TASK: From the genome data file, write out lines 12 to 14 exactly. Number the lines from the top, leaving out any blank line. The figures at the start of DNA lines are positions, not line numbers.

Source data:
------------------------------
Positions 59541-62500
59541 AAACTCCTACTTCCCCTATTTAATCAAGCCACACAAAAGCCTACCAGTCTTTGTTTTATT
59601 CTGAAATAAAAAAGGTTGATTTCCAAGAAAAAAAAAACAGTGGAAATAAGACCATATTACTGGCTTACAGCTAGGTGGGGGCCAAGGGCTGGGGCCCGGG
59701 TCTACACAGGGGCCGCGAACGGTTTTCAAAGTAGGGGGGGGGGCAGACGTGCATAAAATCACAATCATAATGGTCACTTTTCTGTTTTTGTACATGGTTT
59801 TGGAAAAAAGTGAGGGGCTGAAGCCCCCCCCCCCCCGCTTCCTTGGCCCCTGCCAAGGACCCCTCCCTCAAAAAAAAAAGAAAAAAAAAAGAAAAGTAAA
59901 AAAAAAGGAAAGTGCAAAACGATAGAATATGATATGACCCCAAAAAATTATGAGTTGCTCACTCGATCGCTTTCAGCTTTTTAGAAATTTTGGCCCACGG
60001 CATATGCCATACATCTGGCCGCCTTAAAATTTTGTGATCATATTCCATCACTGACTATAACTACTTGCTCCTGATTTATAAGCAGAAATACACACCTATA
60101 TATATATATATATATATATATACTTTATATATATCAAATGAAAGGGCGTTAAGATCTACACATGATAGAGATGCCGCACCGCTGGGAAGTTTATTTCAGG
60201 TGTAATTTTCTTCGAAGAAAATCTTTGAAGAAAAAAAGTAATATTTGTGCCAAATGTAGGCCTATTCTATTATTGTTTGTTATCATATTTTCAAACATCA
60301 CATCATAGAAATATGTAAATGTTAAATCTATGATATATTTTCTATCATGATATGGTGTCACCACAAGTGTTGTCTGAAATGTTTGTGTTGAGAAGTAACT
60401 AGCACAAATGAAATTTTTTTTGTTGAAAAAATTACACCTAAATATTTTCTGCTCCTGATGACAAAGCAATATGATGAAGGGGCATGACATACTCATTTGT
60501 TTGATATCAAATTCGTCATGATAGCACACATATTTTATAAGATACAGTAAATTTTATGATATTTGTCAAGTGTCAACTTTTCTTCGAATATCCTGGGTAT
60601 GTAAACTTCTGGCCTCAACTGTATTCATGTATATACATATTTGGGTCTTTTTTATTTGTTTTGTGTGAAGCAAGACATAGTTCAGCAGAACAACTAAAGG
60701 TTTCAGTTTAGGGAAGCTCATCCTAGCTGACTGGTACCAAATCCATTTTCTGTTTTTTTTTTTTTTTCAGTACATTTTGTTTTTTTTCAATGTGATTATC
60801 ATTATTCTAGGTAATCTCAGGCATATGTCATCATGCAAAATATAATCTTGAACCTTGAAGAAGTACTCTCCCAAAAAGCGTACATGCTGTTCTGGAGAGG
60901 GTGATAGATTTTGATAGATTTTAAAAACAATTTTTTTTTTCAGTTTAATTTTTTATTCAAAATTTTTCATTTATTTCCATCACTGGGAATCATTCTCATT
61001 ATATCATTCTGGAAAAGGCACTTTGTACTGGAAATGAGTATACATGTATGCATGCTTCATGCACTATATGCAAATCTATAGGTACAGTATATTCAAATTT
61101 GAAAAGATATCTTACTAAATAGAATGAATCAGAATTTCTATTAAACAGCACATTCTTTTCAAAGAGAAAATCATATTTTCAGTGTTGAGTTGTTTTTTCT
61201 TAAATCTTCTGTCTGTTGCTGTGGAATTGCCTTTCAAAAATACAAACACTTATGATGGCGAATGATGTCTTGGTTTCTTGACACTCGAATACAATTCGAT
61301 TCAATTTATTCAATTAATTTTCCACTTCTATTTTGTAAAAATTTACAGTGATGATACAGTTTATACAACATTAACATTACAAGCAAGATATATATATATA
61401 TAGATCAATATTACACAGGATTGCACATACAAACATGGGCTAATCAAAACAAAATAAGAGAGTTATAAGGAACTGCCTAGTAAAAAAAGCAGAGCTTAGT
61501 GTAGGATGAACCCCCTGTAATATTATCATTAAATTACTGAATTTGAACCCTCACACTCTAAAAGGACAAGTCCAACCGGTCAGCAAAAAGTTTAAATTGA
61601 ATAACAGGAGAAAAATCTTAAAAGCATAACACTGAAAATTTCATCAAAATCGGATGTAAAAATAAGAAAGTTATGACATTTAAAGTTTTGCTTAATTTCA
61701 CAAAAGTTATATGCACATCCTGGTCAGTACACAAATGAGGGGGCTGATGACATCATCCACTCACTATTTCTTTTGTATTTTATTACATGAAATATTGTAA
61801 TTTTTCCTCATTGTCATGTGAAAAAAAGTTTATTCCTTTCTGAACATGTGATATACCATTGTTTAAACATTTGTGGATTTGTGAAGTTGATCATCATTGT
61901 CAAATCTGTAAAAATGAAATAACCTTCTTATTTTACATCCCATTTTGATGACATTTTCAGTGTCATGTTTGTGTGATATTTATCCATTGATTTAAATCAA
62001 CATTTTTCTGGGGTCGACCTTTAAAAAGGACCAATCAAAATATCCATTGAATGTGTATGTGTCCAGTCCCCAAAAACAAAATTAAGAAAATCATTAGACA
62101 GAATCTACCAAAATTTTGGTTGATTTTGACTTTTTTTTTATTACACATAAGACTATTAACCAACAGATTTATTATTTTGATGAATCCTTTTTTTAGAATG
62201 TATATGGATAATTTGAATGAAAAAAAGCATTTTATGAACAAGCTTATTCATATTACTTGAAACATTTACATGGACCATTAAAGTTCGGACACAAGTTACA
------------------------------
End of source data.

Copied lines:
60501 TTGATATCAAATTCGTCATGATAGCACACATATTTTATAAGATACAGTAAATTTTATGATATTTGTCAAGTGTCAACTTTTCTTCGAATATCCTGGGTAT
60601 GTAAACTTCTGGCCTCAACTGTATTCATGTATATACATATTTGGGTCTTTTTTATTTGTTTTGTGTGAAGCAAGACATAGTTCAGCAGAACAACTAAAGG
60701 TTTCAGTTTAGGGAAGCTCATCCTAGCTGACTGGTACCAAATCCATTTTCTGTTTTTTTTTTTTTTTCAGTACATTTTGTTTTTTTTCAATGTGATTATC